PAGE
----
By: Ana Pichardo—
With the tragic events in Charlottesville, VA and the continued unrest in our nation, we need to step back and take a look at what we are doing in our schools and classrooms to model inclusiveness and acceptance of others. MCS has been striving to be a leader in creating more culturally aware and sensitive students for more than a decade. Here are the activities that are currently occurring:
Currently all MCS schools reported anti-bullying lessons with students in the last week. Some are conducting such lessons at the beginning of the school year and again at the beginning of second semester while some schools are integrating lessons throughout the year. One 5th grade class at SMS is reading Wonder and discussing the differences among the characters. They will then become more introspective about how they should treat one another.
Teachers throughout the district have been working to integrate our PBIS plan which includes teaching students to be safe, team players and to be responsible and accountable for their own actions. The PBIS program in MCS is partially supported by a grant from Meridian Health Services.
At South View Elementary and many of our schools, guidance counselors schedule time to speak with classes on bullying /tolerance/inclusion and treating others the way you want to be treated. Numerous schools report reading fictional and non-fictional books about characters with different ethnic backgrounds including historical novels and those novels designed to promote racial, ethnic, cultural and religious tolerance.
Several schools are watching CNN student news and discussing acceptance. A teacher at the YOC reports leading a discussion with US History students about their thoughts on the removal of Confederate statues. The teacher stated that students were enlightened and thoughtful in their discussion points.
Some teachers are using the Teaching Tolerance Series throughout the year. At MCHS in English 9, students recently read Langston Hughes and talked about the grace and compassion extended to the boy in the story.
In speech classes, students have been assigned a speech prompt to share a little of their stories. One expectation for presentations as well as discussions, is that they are to be respectful and supportive of each other and each other’s opinions and experiences.
A teacher at the MACC took a Race and Ethnicity class at BSU and the professor showed the class a video in which this particular teacher showed to her own class. It is the experiment teacher Jane Elliott conducted in her 3rd grade class in Iowa many years ago (the blue eyes / brown eyes exercise). The students watched the video, answered prepared questions, and then discussed. She’s done this for the past two years and reports that the video and discussions have been beneficial for her students and they way they view things.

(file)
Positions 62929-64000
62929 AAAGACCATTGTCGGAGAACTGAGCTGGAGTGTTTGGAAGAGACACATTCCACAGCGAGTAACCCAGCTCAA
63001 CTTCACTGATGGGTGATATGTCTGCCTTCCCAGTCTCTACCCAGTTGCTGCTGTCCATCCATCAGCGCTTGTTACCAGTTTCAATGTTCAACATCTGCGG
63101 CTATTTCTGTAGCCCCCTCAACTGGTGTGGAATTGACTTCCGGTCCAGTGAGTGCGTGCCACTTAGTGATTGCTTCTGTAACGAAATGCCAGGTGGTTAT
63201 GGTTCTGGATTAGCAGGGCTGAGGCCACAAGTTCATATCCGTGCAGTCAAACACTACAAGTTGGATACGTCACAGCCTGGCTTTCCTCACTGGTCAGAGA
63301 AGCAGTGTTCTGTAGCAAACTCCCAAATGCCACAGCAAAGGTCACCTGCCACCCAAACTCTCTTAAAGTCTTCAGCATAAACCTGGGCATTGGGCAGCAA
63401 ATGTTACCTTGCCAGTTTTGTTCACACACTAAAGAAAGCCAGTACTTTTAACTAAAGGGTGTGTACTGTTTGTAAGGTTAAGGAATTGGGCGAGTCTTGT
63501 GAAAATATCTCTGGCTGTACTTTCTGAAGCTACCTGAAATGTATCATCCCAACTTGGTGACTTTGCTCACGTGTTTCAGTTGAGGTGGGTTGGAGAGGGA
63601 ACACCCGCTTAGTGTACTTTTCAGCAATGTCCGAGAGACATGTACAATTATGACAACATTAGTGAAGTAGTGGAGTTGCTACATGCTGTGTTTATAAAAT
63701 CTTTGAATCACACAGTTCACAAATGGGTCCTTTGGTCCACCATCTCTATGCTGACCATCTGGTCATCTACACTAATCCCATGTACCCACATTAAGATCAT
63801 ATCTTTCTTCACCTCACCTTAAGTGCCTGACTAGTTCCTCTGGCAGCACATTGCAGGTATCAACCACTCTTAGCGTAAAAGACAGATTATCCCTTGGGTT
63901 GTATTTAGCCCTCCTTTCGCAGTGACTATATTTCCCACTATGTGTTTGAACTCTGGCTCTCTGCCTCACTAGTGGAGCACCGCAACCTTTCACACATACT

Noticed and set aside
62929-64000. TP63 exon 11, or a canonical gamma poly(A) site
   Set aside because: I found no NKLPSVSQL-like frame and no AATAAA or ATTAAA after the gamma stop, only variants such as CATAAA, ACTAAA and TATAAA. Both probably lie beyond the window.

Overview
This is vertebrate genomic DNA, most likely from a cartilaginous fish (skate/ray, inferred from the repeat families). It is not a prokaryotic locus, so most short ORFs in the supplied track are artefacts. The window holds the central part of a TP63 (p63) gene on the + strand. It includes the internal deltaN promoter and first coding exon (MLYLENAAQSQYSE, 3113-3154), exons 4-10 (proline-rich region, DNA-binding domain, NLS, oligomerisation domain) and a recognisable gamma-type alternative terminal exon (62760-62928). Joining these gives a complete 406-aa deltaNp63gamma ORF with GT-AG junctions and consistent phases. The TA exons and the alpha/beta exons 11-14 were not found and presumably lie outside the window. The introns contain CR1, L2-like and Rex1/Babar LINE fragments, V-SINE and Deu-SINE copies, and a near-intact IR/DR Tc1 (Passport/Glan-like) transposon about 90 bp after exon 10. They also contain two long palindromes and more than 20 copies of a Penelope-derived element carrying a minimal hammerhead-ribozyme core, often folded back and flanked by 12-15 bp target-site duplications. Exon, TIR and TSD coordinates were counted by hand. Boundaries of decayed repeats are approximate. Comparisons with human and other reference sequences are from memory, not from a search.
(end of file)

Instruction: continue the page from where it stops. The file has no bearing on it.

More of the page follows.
Many social studies teachers are integrating tolerance into their lessons. In a classroom at MCHS, RESPECT is discussed the first day of class…respect for their classmates and themselves. After noticing cliques on Day 2 of school, a teacher had students select numbers which correlated to their assigned tables. Students were uncomfortable at first but are now forming positive relationships with a diverse group.
Some schools have reported that they have tried to have discussions on what occurred in Charlottesville. However, numerous students were unaware of what had taken place.
NMS staff have arranged for some of our church partners in the African American community to work with our students in an effort to promote tolerance and partnerships.
On August 14 during Peer Tutoring, students discussed the Charlottesville events. The students then broke into groups and came up with talking points for their peers. Students came up with a list of ways to include tolerance within the school and with their peers. The students felt it was important to stand up for each other. They discussed their fears for society and created talking points for situations that could arise within the building.
Muncie Community Schools began Professional Development in the area of Diversity and Cultural Competency during the 2009-2010 school year. Since that time MCS has provided training (along with an action plan) for teachers, support staff, school security officers, guidance counselors, school secretaries and others. In addition, visual cultural audits have been conducted in all of our schools resulting in individual schools building on strengths and addressing areas of concerns. Each principal was given a copy of the report for their school and was asked to work with their staff to devise a plan to address the concerns. One purpose of the audit was for us to look at our practices and to purposefully address concerns.
From 2012 – 2017 our schools were provided with Take Ten for Cultural Competency activities which allowed MCS staff to discuss numerous topics that focused on inclusiveness and acceptance. Based on the grade levels of students, those topics were then discussed.
The Muncie Community Schools (MCS) serve approximately 6000 students from Muncie and the surrounding area. MCS provides a range of diverse opportunities for children as well as adult basic education. For more information about MCS events, programs or services, please contact Ana Pichardo, Director of Communications at 765-747-5210 or firstname.lastname@example.org. Follow MCS on Twitter at @MuncieSchools and like us on Facebook at https://www.facebook.com/MCS1Official.